of this dynasty, this doesn’t stop being mere speculation until we commence the archaeological exploration; this chamber could even be an antechamber since we don’t know if there is more below the ground.” Above the surface, in which no osseous remains of any personage – although it’s most likely these will be discovered once the excavations are started –, eleven vases and about a hundred small pieces, most of which are green stone, likely to be jade, a ring and a pendant have been found along with a mural painting that decorates the funerary space. Gonzalez Cruz, who is in charge of the Archaeological Project of Palenque, said that it was the PARI project, headed by the archaeologists Merle Greene Robertson and Alfonso Morales, that discovered the tomb in the XX Temple; however, the pyramid’s instability – of 18 meters (59 feet) tall – prevented it’s exploration, which is why they had only obtained images of the tomb through a video camera. Unlike the funerary rooms of Pakal and the Red Queen, the chamber or antechamber of the XX Temple doesn’t contain a sarcophagus, at least not where the explorations have been made; but it does have mural paintings in lively red tones in its three sides, with representations of the Nine Lords of Xibalba, or the underworld, same which appear, modeled in stucco, in the tomb of the celebrated Mayan governor. The murals show said mythical characters wearing headdresses, shields and sandals. “The important part about the funerary sites of this epoch, the Early Classical period (400 – 550 AD), is the paintings; we are before one of the few examples of murals discovered in the funerary context of Palenque, which is why this work is so important,” specifies Arnoldo Gonzalez. That which could only be seen in video, is what is being observed directly by the eyes of archaeologists, restorers, chemists, architects, photographers, graphic designers, among others, plus a team of manual workers – some of which are experienced in archaeology – reunited to preserve the space in the best conditions possible. tp://artdaily.com/index.asp?int_sec=2&int_new=57759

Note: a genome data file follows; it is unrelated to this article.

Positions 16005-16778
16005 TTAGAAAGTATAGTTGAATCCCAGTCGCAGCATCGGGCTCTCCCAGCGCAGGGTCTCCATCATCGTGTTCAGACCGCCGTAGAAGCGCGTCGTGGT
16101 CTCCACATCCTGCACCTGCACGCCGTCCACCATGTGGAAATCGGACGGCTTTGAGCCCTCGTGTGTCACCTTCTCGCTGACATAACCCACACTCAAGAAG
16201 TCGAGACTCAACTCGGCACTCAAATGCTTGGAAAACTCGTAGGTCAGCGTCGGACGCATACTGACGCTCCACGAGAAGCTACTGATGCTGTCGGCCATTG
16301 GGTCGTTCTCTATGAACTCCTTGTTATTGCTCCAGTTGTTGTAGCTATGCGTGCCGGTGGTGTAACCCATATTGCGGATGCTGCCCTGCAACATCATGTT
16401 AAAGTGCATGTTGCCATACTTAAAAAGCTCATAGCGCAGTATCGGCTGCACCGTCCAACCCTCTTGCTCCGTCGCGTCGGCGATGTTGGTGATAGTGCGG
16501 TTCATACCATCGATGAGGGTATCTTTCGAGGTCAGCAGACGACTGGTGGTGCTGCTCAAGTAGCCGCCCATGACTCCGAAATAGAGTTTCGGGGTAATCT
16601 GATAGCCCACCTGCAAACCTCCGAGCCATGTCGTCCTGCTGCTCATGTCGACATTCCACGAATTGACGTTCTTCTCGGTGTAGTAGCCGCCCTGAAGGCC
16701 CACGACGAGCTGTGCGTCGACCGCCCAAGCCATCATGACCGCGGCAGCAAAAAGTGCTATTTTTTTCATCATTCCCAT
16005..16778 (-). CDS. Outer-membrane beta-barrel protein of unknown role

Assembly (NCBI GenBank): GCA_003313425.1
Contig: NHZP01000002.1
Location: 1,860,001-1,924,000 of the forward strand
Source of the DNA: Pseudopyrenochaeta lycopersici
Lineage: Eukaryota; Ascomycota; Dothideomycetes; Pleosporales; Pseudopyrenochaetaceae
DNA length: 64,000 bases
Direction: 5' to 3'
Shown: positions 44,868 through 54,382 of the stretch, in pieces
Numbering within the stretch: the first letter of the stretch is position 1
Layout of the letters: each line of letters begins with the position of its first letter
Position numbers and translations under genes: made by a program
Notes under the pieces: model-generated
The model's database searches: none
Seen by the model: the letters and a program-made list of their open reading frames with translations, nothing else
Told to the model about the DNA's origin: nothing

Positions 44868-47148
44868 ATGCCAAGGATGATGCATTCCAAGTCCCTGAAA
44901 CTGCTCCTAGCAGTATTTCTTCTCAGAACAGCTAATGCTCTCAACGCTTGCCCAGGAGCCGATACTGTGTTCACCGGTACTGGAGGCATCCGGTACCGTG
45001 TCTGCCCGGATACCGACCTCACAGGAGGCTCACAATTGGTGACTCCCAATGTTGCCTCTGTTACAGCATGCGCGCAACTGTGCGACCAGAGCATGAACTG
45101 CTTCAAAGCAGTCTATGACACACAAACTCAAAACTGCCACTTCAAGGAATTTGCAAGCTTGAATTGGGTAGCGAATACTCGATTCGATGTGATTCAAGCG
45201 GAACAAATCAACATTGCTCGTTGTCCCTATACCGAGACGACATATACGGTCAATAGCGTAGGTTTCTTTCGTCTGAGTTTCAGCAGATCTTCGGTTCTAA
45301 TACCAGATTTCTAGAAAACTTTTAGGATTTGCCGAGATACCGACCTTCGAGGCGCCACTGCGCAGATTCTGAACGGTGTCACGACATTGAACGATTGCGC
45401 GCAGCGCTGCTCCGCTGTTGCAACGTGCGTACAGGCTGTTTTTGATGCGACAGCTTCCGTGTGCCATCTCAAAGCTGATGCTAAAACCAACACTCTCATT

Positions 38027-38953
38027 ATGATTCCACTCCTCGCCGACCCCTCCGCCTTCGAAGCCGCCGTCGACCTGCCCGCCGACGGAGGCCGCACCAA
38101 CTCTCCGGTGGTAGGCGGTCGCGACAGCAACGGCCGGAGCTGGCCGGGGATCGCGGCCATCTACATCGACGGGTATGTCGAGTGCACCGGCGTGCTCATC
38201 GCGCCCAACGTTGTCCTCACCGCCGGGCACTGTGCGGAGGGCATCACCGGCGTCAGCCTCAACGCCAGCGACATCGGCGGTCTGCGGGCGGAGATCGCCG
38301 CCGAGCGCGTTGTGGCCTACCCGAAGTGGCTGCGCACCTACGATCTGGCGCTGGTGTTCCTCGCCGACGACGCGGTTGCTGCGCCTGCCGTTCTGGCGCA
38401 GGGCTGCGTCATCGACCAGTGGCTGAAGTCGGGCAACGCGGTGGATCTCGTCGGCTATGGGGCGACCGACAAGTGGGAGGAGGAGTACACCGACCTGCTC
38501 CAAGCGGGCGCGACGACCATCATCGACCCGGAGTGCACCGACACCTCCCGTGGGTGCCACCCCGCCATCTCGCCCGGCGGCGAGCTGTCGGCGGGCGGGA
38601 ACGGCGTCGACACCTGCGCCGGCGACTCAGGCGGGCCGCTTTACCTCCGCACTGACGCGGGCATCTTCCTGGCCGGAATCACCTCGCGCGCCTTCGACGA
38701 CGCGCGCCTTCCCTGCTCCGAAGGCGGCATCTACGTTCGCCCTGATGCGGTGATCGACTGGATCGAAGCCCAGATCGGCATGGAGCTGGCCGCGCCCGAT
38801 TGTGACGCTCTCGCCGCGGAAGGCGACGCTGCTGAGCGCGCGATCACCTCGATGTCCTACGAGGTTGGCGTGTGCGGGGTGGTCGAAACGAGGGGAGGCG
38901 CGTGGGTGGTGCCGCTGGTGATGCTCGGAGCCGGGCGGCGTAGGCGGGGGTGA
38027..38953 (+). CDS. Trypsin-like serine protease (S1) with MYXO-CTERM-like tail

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MICHOACAN.- The discovery of a funerary chamber of more than a 1,000 years old, in the Archaeological Zone of Tingambato Michoacan, with an unidentified character’s burial, ccompanied by 19,000 green stone beads, shells and human bones, is one of the most outstanding results of a special archaeological investigation and conservation project by INAH in five different pre Hispanic sites in this zone. According to the archaeologists of the National Institute of Anthropology and History (INAH-Conaculta), the architectural complexity of the mortuary chamber and the burial’s wealth (which belong to the Classic period [200 through 900 AD]) indicate that the remains belong to a high ranking character from the ancient metropolis of Tingambato. The cultural particulars of the burial haven’t been identified yet, but it’s inferred that the chamber matches the funerary traditions of the West, such as shaft tombs and the tombs of El Opeño, although these we built during the Pre Classic period (300 through 200 BC) and continuing through the Classic period (400 through 600 AD). Archaeologist Melchor Cruz, coordinator of the conservation and investigation works of Tingambato, reported that the characteristics that have dominated in Tomb II and the wealth of the burial indicate that Tingambato must have had a major importance in the pre Hispanic culture of this region, which until now “could have been a governing center of the Classic Mesoamerican period, in the central region of what today is Michoacan”. The funerary space is composed of a sandstone ceiling, these stones were thoroughly worked to make narrow and long shapes, one on top of the other, glued together with mud, and arranged counter clockwise; the walls are covered with a stucco made of vegetable fibers. This sepulcher is added to the one discovered in 1979, Tomb I of Tingambato, by archaeologist Roman Piña Chan. Melchor Cruz said that the quantity of shell beads that were found in the chamber convey possible relation to the ancient settlers of Tingambato with other towns in the coast. Also, it shows that this city could have been a possible strategic point in a commercial route to Cuenca de Patzcuaro. “The burial’s arrangement was a complete paraphernalia: we found hundreds of beads carved in rectangular and square shapes, snail shells of about two through eight millimeters (0.07 and 0.31 inches) tall; some of those materials were probably used for necklaces and covered the human skeleton up to the thorax and the arms; underneath the individual’s remains we found a layer of sandstone placed on the floor of the funerary chamber.” It was in July 2011, through the Michoacan Special Project, that after three decades, they renewed the explorations of Tingambato, parallel to the major maintenance work of ancient buildings. The discovery was registered while the grass was being trimmed and remains of pre Hispanic archaeology were being searched for. A worker put his foot in a hole made by a mole and his foot sank 10 centimeters (3.93